The American Spectator makes some interesting points today. I especially like the suggestion to only subsidize college degrees that have vocational utility.
However, the writer falters in making a financial case to back this up:
Having the equivalent of Australia’s entire labor force, around 11 million American adults, idle on college campuses around the country, “studying” subjects of dubious vocational merit at public expense, results in significant waste [including lost income during those four years]. . . .
Of course, college attendance entails not only lost income, but forgone tax revenue. If six million full-time U.S. students were working rather than studying, on $40,000 a year income and a total average tax rate of 30 percent, U.S. governments would gather an extra $72 billion a year in tax in the short-run, enough to fund the entire Departments of Justice, the Interior, Commerce, and Energy.
For one, only the rich pay taxes, so adding a bunch of workers at $40,000/year wouldn’t significantly increase revenues. It’s cute to talk about funding this or that department, but total federal spending in 2007 was $2.8 trillion. Total tax receipts — federal, state, and local — from these folks would amount to about 2.6 percent of annual federal spending, under the writer’s own assumptions. That’s not negligible, but it’s not exactly a money shower, either.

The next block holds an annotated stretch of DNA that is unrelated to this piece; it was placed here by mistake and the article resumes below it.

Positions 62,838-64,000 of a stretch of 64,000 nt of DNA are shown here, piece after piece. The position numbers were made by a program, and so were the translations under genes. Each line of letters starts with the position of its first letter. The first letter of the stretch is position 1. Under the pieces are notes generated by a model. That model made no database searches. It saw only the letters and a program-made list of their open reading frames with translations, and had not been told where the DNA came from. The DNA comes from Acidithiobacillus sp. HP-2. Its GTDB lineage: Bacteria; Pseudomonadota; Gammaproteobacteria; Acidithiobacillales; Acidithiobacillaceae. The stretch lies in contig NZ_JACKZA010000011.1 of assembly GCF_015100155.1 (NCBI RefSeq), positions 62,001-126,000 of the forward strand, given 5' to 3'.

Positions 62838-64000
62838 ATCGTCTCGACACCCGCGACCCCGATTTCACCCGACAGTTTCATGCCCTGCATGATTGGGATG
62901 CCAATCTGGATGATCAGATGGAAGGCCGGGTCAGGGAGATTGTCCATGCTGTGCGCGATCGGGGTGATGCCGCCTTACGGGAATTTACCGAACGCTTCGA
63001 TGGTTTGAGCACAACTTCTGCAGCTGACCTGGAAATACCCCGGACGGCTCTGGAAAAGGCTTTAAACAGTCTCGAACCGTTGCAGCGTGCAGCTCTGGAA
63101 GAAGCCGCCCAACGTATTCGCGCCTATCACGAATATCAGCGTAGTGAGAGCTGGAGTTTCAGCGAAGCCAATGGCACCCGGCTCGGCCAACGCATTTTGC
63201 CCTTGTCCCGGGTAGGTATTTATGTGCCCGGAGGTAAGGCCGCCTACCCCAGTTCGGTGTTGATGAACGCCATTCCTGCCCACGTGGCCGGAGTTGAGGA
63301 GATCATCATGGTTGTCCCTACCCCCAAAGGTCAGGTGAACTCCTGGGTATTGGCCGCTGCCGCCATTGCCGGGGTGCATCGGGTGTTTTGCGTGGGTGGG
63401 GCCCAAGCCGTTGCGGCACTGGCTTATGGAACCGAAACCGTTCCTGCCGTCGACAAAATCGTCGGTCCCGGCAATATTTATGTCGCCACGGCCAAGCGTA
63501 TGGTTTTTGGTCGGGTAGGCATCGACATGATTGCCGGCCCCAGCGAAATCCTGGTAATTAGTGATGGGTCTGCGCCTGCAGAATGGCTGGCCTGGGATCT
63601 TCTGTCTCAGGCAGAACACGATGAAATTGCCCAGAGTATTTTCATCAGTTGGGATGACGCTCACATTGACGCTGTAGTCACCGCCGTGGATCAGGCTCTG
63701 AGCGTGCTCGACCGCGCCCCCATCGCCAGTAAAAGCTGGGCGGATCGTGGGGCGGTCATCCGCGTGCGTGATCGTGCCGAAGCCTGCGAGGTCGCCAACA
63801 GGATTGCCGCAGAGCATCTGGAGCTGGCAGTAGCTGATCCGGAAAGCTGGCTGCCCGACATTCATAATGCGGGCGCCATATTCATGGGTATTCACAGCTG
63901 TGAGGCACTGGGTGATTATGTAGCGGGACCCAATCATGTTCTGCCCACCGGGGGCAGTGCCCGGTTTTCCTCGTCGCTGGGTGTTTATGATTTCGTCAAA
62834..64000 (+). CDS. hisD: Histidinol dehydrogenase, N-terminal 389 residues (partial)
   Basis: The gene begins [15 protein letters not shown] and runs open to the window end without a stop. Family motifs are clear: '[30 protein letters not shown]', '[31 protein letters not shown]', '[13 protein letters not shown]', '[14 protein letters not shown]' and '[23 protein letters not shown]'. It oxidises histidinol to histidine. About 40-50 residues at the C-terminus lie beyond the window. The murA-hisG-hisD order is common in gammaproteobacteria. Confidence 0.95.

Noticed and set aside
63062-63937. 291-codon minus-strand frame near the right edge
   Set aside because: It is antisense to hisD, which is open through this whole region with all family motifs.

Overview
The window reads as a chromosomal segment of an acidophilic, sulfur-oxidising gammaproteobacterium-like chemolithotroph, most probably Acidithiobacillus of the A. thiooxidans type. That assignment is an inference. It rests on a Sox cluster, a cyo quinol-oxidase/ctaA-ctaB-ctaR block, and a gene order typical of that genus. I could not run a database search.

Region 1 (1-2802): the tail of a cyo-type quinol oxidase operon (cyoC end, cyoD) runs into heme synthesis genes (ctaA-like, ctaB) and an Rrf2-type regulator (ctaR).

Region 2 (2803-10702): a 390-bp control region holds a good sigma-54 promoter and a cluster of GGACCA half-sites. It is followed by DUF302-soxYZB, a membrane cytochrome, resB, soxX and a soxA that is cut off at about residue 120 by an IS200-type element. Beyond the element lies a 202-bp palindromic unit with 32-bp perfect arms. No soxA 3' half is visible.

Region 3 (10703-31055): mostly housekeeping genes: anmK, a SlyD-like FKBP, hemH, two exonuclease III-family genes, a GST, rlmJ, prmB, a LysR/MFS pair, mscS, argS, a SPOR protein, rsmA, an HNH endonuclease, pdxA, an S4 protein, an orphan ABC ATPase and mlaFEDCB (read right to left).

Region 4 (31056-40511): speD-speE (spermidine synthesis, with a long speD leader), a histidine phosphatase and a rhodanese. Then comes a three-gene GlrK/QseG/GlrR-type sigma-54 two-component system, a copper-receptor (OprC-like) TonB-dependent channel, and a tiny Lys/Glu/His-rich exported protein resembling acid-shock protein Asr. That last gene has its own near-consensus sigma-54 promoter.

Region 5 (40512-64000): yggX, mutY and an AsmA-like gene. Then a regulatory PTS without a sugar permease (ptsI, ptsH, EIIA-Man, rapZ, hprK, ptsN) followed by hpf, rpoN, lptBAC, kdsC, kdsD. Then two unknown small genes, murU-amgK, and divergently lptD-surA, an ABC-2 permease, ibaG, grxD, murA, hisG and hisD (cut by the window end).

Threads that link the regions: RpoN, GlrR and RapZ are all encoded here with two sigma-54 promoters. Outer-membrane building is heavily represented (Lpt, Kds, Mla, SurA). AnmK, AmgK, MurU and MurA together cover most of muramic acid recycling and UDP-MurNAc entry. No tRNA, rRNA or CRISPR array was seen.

In addition, the $40,000 figure is high, perhaps dramatically so: Median household income in 2006 was $48,000. Many of these households have multiple income earners, many have college degrees, and most of the earners have far more experience than a fresh high-school graduate. In fact, lots of college graduates start out at less than $40,000 (though my career choice of journalism may skew my perception of how often that happens).
But the deeper problem is that there’s really no way to determine how valuable a college education is, even for the six million most-useless-topic-studying students. Statistics indicate that college graduates make more than high school graduates, but at least part of this is because college graduates are smarter. If the training and credentials that college offers, however, cause a decent degree of the difference, that means college education puts people in higher tax brackets. This very well could make up for the four years they spent without working, income- and tax-wise.
I think the better point of this piece is that not all college degrees are equal, and the government should offer incentives to choose the more useful ones. A more detailed financial argument requires one to weigh the benefits of working for four years, immediately after high school, against those of working the rest of one’s life with a degree. It’s very difficult to do that.
UPDATE: I looked up some more numbers on the $40,000 figure. It turns out that the average starting salary for many college degrees is right around that mark, and some are even below it (those with degrees in marketing average just under $37,500; liberal arts, just less than $31,000). In 2004, the average person with only a high-school diploma earned slightly less than $28,000 — that includes all ages, not just recent graduates. So there’s no reason to believe that relocating college students from “useless” programs will result in the same number of $40,000 tax returns.